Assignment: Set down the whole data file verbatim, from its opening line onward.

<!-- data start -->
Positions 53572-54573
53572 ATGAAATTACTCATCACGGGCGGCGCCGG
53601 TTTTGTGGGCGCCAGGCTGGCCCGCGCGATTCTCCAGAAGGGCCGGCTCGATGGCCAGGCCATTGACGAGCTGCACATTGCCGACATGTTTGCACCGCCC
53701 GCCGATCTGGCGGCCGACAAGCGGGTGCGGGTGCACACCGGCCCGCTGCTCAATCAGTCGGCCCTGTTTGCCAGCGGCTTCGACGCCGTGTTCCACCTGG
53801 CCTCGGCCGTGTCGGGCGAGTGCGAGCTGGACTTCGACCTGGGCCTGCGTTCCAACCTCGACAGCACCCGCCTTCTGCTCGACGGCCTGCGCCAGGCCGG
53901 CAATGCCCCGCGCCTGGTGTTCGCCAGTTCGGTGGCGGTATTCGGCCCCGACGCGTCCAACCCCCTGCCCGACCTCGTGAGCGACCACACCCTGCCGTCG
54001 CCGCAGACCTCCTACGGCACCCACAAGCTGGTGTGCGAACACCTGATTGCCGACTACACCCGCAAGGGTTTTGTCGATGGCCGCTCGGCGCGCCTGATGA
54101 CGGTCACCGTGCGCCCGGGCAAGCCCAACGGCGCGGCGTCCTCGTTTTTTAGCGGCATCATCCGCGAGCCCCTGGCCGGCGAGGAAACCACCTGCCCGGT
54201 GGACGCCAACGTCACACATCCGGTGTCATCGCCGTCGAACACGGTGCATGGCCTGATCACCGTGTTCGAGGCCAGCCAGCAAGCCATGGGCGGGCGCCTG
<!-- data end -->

Positions 53572-54573
53572 ATGAAATTACTCATCACGGGCGGCGCCGG
53601 TTTTGTGGGCGCCAGGCTGGCCCGCGCGATTCTCCAGAAGGGCCGGCTCGATGGCCAGGCCATTGACGAGCTGCACATTGCCGACATGTTTGCACCGCCC
53701 GCCGATCTGGCGGCCGACAAGCGGGTGCGGGTGCACACCGGCCCGCTGCTCAATCAGTCGGCCCTGTTTGCCAGCGGCTTCGACGCCGTGTTCCACCTGG
53801 CCTCGGCCGTGTCGGGCGAGTGCGAGCTGGACTTCGACCTGGGCCTGCGTTCCAACCTCGACAGCACCCGCCTTCTGCTCGACGGCCTGCGCCAGGCCGG
53901 CAATGCCCCGCGCCTGGTGTTCGCCAGTTCGGTGGCGGTATTCGGCCCCGACGCGTCCAACCCCCTGCCCGACCTCGTGAGCGACCACACCCTGCCGTCG
54001 CCGCAGACCTCCTACGGCACCCACAAGCTGGTGTGCGAACACCTGATTGCCGACTACACCCGCAAGGGTTTTGTCGATGGCCGCTCGGCGCGCCTGATGA
54101 CGGTCACCGTGCGCCCGGGCAAGCCCAACGGCGCGGCGTCCTCGTTTTTTAGCGGCATCATCCGCGAGCCCCTGGCCGGCGAGGAAACCACCTGCCCGGT
54201 GGACGCCAACGTCACACATCCGGTGTCATCGCCGTCGAACACGGTGCATGGCCTGATCACCGTGTTCGAGGCCAGCCAGCAAGCCATGGGCGGGCGCCTG